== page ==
# why tension is not a self adjusting force ?and what are the factors that tension depends on ?

chandrika
39 Points
10 years ago
1) If forces are equal and opposite on a massless string as shown in the figure then tension T is equal to either of the two forces, i.e. ... Remember static friction is a self adjusting force. If a body is at rest and not being pulled, force of friction is zero. 2) The forces that generally appear in the equilibrium problems are weight, tension, compression, normal force and frictional ... tension is self-adjusting and it can increase upto a certain limit, beyond which string breaks. In a weightless string, under equilibrium, the tension is same throughout, but it is not so in other cases.
chandrika
39 Points
10 years ago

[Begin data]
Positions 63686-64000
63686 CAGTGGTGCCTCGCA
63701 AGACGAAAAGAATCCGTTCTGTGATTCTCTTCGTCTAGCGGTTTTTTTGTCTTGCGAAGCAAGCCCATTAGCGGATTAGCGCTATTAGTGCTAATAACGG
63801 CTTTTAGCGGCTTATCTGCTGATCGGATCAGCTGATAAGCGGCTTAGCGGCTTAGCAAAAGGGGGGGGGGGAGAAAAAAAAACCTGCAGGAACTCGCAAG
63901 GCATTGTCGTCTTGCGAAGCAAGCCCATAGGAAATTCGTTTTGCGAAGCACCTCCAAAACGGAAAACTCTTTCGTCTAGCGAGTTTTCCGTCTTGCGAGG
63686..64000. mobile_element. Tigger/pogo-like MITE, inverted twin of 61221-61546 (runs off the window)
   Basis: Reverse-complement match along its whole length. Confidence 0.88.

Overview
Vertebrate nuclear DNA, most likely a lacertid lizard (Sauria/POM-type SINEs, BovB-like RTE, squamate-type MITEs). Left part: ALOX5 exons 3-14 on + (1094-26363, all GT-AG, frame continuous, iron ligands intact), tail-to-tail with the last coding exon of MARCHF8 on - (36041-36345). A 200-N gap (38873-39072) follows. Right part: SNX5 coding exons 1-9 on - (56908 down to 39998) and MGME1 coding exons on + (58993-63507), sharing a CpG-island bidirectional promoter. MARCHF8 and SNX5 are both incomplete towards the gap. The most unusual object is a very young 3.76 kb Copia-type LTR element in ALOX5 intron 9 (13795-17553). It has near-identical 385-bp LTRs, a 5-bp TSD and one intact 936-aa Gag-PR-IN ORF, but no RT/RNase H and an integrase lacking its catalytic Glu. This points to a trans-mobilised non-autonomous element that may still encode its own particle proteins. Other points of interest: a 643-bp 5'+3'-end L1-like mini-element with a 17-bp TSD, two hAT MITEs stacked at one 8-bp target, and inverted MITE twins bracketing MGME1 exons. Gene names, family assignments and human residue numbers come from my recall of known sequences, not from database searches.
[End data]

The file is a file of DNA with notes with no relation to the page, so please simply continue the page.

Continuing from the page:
1) If forces are equal and opposite on a massless string as shown in the figure then tension T is equal to either of the two forces, i.e. ... Remember static friction is a self adjusting force. If a body is at rest and not being pulled, force of friction is zero. 2) The forces that generally appear in the equilibrium problems are weight, tension, compression, normal force and frictional ... tension is self-adjusting and it can increase upto a certain limit, beyond which string breaks. In a weightless string, under equilibrium, the tension is same throughout, but it is not so in other cases. AND 1) If forces are equal and opposite on a massless string as shown in the figure then tension T is equal to either of the two forces, i.e. ... Remember static friction is a self adjusting force. If a body is at rest and not being pulled, force of friction is zero. 2) The forces that generally appear in the equilibrium problems are weight, tension, compression, normal force and frictional ... tension is self-adjusting and it can increase upto a certain limit, beyond which string breaks. In a weightless string, under equilibrium, the tension is same throughout, but it is not so in other cases. AND The factors which affects the surface tension are: 1- Temperature 2- Surface Area 3- External Pressure 4- Viscosity 5- Concentration 6- Intermolecular Forces